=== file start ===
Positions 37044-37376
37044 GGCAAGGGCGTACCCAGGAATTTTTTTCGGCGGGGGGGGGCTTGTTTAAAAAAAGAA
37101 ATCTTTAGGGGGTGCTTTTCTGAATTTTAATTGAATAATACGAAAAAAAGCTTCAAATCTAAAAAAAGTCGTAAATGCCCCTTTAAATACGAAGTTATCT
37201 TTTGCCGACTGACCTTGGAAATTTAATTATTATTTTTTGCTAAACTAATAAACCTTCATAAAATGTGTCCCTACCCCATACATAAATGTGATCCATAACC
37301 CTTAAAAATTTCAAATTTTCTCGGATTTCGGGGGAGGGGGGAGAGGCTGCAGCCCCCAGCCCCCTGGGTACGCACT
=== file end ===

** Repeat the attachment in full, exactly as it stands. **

Positions 37044-37376
37044 GGCAAGGGCGTACCCAGGAATTTTTTTCGGCGGGGGGGGGCTTGTTTAAAAAAAGAA
37101 ATCTTTAGGGGGTGCTTTTCTGAATTTTAATTGAATAATACGAAAAAAAGCTTCAAATCTAAAAAAAGTCGTAAATGCCCCTTTAAATACGAAGTTATCT
37201 TTTGCCGACTGACCTTGGAAATTTAATTATTATTTTTTGCTAAACTAATAAACCTTCATAAAATGTGTCCCTACCCCATACATAAATGTGATCCATAACC
37301 CTTAAAAATTTCAAATTTTCTCGGATTTCGGGGGAGGGGGGAGAGGCTGCAGCCCCCAGCCCCCTGGGTACGCACT